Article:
Lightly flour the surface once more and roll or pat the dough out about ¼-inch thick. Using 1½-inch-diameter biscuit cutter dipped in flour before each cut, cut the dough straight down, without twisting the cutter, into 12 biscuits, transferring them to an ungreased baking sheet spaced about half an inch apart.

The scraps can be reworked with care: gather into a lump and lightly fold and pat flat about three times or until they just hold together, then pat flat and cut as above. Bake the biscuits until golden brown, about 8 to 10 minutes, and serve piping hot.

Notes: One slice of thick-cut bacon should yield about a tablespoon of rendered fat. Store the drippings for up to 4 weeks, well sealed, in the refrigerator, or for up to 3 months in the freezer.

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Reader Comments:

I remember clearly a small red Pyrex covered dish filled with bacon grease on my Grandma’s stove ,as well my Momma’s. They cooked everything with bacon fat…. So do I with a small red Pyrex covered dish.

By Susan McCurry on November 23, 2010

I would love to cook bacon gravy, it sounds easy, but I need help getting the ingredient portions correct.  Can you help?

By Robin Vest on June 28, 2010

Can I get the fried green bean recipe. Sounds delicious

By Debi Rhoden on June 03, 2010

Paula,from the way you cook I would swear we were kin.I have always loved cooking and have catered for private and buisiness. I season fresh veg. with bacon drippings as well as using it in biscuits and cornbread.I add butter with it.Unless someone has a health problem thats what they get at my home. No complants heard,just grunts.

By Peggy White on May 29, 2010

Eveverthing needs a little bacon grease, or butter! I use both in my green beans with onion and salt. My Mamaw, and all of us “true” cooks keep bacon grease drippings on our stove or in the refrigerator.

By vikki on March 16, 2010

Mrs. Paula.. you are correct, every thing is always better cooked with bacon fat..

I make fried greenbeans. yes fried in bacon fat..and everytime there is a party or bbq or whatever. I am required to show up with my beans or don’t come!!

I am going to attempt to make the bacon biscuts receipe and see what happens.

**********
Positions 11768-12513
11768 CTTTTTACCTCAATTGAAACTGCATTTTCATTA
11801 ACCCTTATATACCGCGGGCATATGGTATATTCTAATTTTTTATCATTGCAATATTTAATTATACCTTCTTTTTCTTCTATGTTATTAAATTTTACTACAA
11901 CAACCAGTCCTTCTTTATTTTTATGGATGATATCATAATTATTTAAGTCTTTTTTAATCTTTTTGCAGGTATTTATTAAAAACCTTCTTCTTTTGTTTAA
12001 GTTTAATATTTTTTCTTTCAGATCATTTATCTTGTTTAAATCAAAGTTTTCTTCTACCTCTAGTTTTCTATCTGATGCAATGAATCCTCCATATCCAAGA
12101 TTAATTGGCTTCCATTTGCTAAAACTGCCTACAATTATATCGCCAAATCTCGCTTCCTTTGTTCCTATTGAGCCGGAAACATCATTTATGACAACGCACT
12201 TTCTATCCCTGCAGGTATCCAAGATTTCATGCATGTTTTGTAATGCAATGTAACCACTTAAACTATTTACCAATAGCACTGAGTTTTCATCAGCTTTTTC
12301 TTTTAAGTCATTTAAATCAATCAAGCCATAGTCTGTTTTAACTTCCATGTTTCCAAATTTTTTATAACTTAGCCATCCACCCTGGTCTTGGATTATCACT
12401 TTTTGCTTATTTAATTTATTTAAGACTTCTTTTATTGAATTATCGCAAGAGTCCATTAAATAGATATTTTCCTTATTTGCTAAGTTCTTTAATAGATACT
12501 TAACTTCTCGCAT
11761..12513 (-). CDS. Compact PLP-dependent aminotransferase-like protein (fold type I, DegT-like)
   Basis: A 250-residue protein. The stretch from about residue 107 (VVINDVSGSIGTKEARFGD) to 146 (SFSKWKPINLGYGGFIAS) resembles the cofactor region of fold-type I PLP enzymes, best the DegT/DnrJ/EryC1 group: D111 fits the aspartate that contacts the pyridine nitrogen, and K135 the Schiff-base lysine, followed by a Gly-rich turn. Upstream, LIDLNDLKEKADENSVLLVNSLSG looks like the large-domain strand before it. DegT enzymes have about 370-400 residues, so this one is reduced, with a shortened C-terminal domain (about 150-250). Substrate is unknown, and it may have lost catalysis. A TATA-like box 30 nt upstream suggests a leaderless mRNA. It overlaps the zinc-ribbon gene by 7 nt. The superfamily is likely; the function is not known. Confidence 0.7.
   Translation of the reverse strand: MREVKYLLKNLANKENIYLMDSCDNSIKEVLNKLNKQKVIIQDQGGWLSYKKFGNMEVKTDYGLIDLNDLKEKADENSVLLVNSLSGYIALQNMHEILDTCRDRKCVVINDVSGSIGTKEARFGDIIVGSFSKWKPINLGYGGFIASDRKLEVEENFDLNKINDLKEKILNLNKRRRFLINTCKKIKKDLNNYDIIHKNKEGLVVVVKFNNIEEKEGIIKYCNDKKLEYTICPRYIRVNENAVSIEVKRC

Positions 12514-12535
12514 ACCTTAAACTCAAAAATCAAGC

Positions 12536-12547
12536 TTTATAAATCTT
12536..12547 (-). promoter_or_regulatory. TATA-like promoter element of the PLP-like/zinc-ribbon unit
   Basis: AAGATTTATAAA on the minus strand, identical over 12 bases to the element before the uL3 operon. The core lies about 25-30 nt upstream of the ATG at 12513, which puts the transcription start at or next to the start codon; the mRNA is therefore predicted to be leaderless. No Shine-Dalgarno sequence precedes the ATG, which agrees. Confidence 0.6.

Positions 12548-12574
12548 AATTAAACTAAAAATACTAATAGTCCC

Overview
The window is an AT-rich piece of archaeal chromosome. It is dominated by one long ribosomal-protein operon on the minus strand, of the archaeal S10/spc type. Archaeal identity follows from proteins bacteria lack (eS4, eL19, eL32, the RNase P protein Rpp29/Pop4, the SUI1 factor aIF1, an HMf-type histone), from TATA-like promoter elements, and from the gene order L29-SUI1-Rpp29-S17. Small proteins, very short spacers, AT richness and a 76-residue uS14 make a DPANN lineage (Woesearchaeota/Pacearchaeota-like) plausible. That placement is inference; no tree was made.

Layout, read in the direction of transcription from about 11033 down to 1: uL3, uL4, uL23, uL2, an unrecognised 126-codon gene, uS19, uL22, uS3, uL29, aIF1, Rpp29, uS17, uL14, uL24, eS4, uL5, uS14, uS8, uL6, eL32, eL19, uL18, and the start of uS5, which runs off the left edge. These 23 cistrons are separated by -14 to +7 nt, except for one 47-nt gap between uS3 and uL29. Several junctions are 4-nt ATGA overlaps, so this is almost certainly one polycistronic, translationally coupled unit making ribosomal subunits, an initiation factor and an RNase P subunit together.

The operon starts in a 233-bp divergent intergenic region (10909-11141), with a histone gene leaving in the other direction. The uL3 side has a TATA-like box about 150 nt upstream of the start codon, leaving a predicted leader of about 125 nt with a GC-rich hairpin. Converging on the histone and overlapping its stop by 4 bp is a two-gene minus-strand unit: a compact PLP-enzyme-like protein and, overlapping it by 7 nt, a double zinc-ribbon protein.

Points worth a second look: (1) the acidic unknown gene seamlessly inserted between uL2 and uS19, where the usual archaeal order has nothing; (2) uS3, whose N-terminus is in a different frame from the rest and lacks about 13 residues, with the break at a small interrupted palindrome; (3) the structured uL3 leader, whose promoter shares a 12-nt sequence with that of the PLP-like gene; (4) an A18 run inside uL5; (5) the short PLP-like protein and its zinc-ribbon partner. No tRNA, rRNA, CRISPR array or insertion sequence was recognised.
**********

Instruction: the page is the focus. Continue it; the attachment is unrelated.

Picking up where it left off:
Wish me luck!

By Rhonda on March 15, 2010

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hi! wink i was wondering if you could share the recipe for the chiken/grape salad-the one that is pictured on the croissant above? thanks! wink sandra
Sandra Neuheimer-Huller in Chicken Salad: A Southern Staple on April 19, 2014 at 9:37 am

Where do I buy these magazines
in A Basketful of Traditions on April 19, 2014 at 7:22 am

I WISH I COULD COOK. COULD I COME WORK FOR JUST ROOM AND BOARD AT YOUR NEW RESTURAUNT IN PIGEON FORGE FOR THE SUMMER? I WENT TO COLLEGE NOT FAR FROM THERE - HIWASSEE COLLEGE. YOU WOULDN'T HAVE TO PAY ME, I WOULD WORK FOR FREE JUST FOR THE EXPERIENCE. TAMMY LEVAN 19 SPENCER WAY KINGS PARK, NY 11754 HAPPY EASTER! CHRIST IS RISEN!
TAMMY L LEVAN in A Basketful of Traditions on April 19, 2014 at 3:31 am

Hi Bubbles, You have some great tips. Can't wait to read your other blogs! Please give Aunt Peggy a big hug from me and here is one for you! (((HUGS))) See you in May!
Jaci Pardun in 10 Quick Household Tips on April 18, 2014 at 10:05 pm

Paula, I am glad to know that I am not the only person who makes Easter Baskets for their adult children and mail them across the United States. My Daughter lives in Long Beach, CA and I not only sent her a basket but her husband and my granddaughter Reese. We also buy special Russel Stover Bunnies for each child too. My husband has the list in his phone... Sara .. Cookies 'n Crème.... Sidney and Stephen.. Peanut Butter Etc. It one of my favorite things to do for my kids.. no matter how old they get. And passing it along to my Grandchildren. It's even more special to me knowing we share a family tradition. Blessings and Happy Easter!!
Sharon Cason-Card in A Basketful of Traditions on April 18, 2014 at 10:03 pm